Would the TTC please, please do something about their advertising design? It is horrible! It looks as if they had some high school intern (no offence to them) throw it together the day it had to go to print! Talk about lack of branding. Next time you’re on the bus, streetcar or subway, take a look at the advertising the TTC has. Sometimes they have ads next to one another – there is nothing consistent about them. The logo could be in the bottom left hand corner in one and right hand centred in the next. One might use the “Ride the Rocket” slogan, while the other would say “The Better Way” …
I just get so frustrated.
I’m sure most commuters are even aware that there is such inconsistencies in the advertising, and sure, in the grand scheme of things, it’s a small point to make. BUT, in the grand scheme of things, consistent branding and good advertising will give the every day rider a sense of unity within the organization, a sense that there isn’t a million different voices trying to tell them the same message in a variety of ways, but one consistent voice – one that they will eventually learn to trust.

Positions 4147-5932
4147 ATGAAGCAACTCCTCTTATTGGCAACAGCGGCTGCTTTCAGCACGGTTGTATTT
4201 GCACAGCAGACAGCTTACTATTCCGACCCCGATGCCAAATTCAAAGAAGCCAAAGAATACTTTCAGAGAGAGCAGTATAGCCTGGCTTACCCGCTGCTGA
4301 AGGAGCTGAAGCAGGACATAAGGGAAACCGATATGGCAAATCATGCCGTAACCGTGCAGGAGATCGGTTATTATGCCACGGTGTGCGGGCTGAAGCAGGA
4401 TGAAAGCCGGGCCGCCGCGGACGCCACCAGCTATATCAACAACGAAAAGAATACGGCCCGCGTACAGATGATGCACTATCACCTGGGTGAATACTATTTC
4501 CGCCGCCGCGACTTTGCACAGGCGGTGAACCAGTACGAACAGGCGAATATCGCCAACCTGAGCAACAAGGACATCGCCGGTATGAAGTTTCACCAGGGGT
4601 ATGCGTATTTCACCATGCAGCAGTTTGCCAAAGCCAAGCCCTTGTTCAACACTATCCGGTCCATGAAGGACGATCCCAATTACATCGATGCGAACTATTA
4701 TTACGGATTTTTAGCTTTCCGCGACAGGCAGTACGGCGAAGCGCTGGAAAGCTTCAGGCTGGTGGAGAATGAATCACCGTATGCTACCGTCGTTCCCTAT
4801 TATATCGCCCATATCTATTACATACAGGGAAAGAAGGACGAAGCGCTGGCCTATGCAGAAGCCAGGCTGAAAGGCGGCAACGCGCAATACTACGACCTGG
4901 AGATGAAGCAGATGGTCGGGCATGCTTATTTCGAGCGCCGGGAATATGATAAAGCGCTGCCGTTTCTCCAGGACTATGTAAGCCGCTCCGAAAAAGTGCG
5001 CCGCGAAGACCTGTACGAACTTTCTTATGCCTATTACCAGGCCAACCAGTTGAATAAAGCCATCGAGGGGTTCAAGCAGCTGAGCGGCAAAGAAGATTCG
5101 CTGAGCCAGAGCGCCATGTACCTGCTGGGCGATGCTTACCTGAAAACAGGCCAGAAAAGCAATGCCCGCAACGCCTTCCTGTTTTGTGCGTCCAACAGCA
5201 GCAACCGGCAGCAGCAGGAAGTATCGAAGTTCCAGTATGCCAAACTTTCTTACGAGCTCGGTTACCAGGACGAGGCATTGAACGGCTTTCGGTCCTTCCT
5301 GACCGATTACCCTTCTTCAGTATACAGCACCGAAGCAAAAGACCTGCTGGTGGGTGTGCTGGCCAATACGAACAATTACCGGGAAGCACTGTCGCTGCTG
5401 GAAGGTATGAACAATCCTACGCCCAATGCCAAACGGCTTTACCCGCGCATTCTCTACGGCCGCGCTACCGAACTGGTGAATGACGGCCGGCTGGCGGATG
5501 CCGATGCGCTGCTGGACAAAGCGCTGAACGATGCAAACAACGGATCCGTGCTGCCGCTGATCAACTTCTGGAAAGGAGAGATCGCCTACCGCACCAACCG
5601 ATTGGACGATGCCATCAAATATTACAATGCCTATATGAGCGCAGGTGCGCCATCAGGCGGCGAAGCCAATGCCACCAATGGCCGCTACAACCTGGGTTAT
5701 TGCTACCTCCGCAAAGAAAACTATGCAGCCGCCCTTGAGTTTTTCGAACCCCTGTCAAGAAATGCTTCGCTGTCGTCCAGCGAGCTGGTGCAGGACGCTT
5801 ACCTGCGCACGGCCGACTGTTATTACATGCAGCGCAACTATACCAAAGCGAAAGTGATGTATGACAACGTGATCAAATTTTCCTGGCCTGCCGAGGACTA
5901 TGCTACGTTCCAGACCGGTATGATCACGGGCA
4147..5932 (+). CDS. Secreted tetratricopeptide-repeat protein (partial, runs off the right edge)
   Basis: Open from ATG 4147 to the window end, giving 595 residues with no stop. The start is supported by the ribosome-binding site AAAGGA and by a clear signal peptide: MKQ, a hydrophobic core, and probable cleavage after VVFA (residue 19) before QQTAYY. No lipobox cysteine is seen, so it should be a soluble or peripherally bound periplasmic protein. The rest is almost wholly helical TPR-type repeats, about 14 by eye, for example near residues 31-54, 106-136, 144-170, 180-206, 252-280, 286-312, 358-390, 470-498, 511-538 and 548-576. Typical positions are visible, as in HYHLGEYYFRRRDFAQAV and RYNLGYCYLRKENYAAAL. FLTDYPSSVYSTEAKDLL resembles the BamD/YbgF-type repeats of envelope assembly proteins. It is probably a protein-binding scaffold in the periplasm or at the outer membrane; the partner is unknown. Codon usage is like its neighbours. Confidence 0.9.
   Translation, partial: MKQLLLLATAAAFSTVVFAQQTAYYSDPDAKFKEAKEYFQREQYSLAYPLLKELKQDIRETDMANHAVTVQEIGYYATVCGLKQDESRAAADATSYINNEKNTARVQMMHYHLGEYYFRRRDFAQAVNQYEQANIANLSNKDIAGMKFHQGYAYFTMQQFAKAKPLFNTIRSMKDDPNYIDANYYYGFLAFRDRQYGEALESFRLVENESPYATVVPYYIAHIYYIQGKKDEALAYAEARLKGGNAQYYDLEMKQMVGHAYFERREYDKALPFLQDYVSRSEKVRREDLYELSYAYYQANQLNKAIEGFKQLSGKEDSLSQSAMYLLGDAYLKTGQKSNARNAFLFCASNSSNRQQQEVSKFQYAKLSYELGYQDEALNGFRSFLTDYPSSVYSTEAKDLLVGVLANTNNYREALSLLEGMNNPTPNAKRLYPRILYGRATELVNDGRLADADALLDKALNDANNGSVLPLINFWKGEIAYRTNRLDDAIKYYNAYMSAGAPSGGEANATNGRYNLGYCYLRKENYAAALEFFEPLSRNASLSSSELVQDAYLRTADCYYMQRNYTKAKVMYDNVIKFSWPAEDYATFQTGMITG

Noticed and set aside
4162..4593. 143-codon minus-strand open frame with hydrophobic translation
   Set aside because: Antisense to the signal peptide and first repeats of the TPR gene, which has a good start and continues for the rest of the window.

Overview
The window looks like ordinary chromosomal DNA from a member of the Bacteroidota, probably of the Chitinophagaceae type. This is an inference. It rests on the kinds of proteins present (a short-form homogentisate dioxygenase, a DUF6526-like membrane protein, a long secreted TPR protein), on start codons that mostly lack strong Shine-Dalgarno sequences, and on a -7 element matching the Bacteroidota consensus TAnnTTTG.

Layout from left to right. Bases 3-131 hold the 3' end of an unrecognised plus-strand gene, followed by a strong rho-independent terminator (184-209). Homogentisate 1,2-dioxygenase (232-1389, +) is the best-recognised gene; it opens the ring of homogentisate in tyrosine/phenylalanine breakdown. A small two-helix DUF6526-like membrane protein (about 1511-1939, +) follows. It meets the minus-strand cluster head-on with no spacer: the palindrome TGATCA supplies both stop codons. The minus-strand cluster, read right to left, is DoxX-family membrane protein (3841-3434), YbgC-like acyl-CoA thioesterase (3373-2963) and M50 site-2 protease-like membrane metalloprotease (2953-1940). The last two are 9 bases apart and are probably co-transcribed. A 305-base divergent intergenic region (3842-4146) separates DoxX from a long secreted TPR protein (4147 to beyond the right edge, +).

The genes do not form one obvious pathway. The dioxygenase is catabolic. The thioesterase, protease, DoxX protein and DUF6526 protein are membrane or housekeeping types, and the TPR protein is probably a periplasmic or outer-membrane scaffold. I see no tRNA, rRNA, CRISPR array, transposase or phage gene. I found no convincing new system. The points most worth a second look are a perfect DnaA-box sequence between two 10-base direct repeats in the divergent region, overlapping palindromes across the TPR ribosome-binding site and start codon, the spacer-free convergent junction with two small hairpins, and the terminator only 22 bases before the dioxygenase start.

A consistent brand goes a long way with customers. But the TTC has been all over the map when it comes to marketing and branding.
Complaint number 3
What is up with the Transit Stuff™ store at Union Station? What is up with the clothing and apparel offered? Who buys that stuff? It is the most unappealing merchandise ever. Why doesn’t anyone at the TTC get it? New York and London have been doing it for years – and doing it well. At Grand Central Station you can buy t-shirts (like I did!) with the F Train From Queens to Brooklyn printed on the front … it’s simple, recongizable, and well done. The London Underground is a huge success I would say because everyone knows the Underground. Coming up with t-shirts that say “Toronto’s Underground” – lame. There isn’t even a mention of the Transit Stuff™ (who came up with that name?!) store on their website.